- SectorsThe sectors we cover
- ServicesServices we offer
- Resource CentreCase Studies, Whitepapers, Blogs, News
- About usFind out about Itica
- Contact usCall us, email us
As the various election campaigns splutter into life, and politicians of all colours try and explain how they will deal with the deficit, there is a sizeable groundswell of opinion forming that wholesale outsourcing of public services might just be the “silver bullet”.
My interest in this topic stems from my day-job helping organisations source IT services, and public sector ICT is seen as a candidate for producing massive cost savings. Whilst it can be argued that public sector IT sourcing strategies are inefficient, I also believe the “silver bullet” scenario is being somewhat oversold.
Providers’ PR and journalistic opinion based on theoretical understanding do not make for balanced debate, nonetheless the debate is well underway with supporters and detractors lining up arguments that seem to suggest the result will be a “score-draw”, mainly because measuring the benefits or pitfalls objectively is very difficult to do as no-one has agreed a consistent set of metrics.
Objective measures or not, we need answers to some basic questions:
- Given that most outsourcing deals signed with the sole objective of reducing costs fail to deliver the expected savings, why does everyone think this time will be different? Moreover, who will carry the risk if the savings are not delivered?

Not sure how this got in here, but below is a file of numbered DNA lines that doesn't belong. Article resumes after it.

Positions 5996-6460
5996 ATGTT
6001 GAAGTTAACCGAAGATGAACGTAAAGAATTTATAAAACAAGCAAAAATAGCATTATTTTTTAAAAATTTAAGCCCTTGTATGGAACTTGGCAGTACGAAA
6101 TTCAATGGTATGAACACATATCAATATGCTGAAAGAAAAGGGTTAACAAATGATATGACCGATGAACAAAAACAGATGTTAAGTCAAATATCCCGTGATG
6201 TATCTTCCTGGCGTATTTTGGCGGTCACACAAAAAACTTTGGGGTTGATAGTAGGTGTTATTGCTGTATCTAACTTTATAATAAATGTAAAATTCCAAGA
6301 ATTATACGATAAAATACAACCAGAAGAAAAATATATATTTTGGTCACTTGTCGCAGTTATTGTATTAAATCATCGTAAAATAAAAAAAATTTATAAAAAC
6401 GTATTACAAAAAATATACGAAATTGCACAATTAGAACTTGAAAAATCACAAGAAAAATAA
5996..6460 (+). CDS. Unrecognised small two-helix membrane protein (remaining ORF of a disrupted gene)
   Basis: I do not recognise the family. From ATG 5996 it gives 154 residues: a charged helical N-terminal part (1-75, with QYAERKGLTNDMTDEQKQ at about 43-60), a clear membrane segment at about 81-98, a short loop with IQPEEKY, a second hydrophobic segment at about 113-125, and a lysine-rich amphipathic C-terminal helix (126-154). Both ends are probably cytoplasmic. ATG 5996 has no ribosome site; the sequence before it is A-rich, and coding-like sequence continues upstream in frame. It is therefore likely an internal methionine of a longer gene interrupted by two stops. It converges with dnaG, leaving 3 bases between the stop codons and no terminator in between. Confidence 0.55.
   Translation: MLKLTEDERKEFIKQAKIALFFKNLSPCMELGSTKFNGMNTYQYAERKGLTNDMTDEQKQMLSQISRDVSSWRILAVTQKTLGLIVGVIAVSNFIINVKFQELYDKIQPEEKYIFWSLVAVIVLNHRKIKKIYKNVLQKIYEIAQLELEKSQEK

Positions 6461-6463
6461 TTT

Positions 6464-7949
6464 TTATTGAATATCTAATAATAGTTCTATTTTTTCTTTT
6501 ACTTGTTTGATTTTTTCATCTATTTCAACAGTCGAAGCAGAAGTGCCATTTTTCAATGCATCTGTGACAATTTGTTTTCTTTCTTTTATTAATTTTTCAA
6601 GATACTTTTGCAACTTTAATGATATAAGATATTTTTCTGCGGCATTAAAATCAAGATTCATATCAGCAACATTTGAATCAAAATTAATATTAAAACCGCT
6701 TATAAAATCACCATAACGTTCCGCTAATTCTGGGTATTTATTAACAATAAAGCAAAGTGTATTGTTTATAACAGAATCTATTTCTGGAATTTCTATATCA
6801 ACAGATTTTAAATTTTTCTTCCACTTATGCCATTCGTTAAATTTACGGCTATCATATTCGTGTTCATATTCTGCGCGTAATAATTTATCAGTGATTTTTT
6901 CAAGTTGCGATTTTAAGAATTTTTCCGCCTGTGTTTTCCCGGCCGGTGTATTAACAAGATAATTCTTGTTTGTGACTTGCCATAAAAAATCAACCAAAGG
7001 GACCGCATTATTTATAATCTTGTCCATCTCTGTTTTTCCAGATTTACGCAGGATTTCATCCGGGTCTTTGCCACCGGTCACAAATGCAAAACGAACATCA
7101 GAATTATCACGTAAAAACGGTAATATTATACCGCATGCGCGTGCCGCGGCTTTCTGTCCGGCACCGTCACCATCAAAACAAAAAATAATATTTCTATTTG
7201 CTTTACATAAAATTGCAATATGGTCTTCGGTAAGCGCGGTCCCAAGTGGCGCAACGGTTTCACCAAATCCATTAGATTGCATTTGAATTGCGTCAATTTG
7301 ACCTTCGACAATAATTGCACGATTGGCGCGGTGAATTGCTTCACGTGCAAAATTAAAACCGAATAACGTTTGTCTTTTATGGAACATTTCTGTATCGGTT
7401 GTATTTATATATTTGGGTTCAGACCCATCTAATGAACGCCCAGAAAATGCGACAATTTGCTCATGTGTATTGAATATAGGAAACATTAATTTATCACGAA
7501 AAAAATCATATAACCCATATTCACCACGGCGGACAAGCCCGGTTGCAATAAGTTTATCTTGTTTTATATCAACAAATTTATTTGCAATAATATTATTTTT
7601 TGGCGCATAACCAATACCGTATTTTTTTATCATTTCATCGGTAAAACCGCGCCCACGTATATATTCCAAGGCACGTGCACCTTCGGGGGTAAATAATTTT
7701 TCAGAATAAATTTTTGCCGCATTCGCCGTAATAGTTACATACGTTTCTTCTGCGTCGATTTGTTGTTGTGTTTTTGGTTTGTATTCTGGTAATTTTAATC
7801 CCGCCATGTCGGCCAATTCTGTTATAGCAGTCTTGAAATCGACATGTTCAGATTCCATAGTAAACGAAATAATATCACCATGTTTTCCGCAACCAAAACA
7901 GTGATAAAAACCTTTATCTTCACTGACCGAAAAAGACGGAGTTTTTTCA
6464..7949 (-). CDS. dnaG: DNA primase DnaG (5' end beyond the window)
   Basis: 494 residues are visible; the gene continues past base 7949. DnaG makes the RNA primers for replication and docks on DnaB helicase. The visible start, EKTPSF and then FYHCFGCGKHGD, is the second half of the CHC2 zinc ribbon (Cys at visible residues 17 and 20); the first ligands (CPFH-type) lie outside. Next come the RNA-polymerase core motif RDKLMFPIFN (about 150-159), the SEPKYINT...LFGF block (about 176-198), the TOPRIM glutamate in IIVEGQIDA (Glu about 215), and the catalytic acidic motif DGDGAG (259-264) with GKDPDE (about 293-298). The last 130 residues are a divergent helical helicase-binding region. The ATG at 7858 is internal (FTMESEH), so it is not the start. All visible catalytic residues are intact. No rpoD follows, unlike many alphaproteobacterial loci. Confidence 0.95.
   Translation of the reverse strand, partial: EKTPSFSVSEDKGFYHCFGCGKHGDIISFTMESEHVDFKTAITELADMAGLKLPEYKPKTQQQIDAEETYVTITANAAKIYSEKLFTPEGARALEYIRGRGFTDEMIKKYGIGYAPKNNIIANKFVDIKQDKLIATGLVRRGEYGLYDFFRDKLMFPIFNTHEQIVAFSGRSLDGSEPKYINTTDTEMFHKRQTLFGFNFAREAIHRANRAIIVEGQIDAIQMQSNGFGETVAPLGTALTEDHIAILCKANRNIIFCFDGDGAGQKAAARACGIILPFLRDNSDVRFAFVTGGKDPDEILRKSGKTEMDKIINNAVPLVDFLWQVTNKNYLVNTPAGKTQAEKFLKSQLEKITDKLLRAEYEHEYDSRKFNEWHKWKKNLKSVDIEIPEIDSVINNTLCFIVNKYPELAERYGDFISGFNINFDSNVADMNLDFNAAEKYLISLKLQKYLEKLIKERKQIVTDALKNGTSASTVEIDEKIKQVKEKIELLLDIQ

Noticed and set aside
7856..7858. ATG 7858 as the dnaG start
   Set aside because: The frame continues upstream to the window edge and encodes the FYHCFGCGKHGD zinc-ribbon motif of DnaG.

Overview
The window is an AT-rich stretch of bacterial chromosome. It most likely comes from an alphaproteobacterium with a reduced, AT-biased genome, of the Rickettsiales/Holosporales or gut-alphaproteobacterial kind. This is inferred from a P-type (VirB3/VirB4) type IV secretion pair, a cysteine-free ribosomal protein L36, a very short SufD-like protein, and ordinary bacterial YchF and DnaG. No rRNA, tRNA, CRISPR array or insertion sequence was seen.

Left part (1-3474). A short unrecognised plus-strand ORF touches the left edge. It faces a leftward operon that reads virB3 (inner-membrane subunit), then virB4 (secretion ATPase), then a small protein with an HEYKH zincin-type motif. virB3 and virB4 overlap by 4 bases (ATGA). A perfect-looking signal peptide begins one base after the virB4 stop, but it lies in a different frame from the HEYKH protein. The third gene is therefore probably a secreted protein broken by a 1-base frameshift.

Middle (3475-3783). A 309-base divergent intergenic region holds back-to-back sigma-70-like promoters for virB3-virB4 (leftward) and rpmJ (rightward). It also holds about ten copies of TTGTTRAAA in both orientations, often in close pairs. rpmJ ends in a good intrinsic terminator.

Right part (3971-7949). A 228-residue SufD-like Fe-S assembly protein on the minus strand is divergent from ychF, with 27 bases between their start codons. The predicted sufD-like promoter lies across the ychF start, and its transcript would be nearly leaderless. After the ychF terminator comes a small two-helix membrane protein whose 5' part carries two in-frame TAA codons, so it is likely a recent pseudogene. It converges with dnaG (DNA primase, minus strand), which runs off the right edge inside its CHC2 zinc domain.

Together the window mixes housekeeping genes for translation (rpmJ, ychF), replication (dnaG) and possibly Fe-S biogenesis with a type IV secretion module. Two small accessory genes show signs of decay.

- Analysis of outsource contract failures suggests that organisations do not have the capability to specify, negotiate, and then manage the resulting contracts – is the public sector any different? If it is not, who or what will set up and govern these contracts, and at what cost?
- Outsourcing impacts people – how will this significant change be managed and implemented whilst balancing the needs of individuals and the state?
I think the answers will not arrive any time soon however I can probably make an informed guess regarding the level of cost savings. Consider that the UK, where roughly 20% of a £620bn public purse is outsourced, is not alone in wanting to reduce its public spending deficit. It is not known how much of the remaining £496bn is being targeted, however it is also well understood that around the world government outsourcing activity is on the increase.
The impact of that is easy to see. Here in the UK, Capita’s profits rose 17% in 2009 and analysts believe its order book will strengthen due to an increase in government outsourcing. Babcock’s bid for VT indicates that existing government suppliers are now attractive takeover targets for those looking to share in the opportunities. But note Christopher Hyman, Serco’s CEO – “There are more opportunities than we are able to bid for” – when commenting on his business’s 34% rise in profits and an order book standing at £17bn without the expected new spate of outsourcing activity.
This is good business for the providers, however a glut of opportunity is not conducive to maximising competition and therefore savings. Worse still, providers will be able to pick and choose which contracts to bid for, and unless they are “incentivised” by lower cost saving targets or less stringent service level agreements, their focus will not be the areas with marginal profit potential or difficult, non-standard services.
The DeAnne Julius report commissioned by the government estimates that services outsourced to the private sector cost 20% less, is this trend sustainable when demand is likely to outstrip supply by such a wide margin? I’m only a simple IT Consultant, however even I understand the first rule of market economics.….
Neville Brown – Head Intelligent IT Sourcing – Itica Consulting – March 2010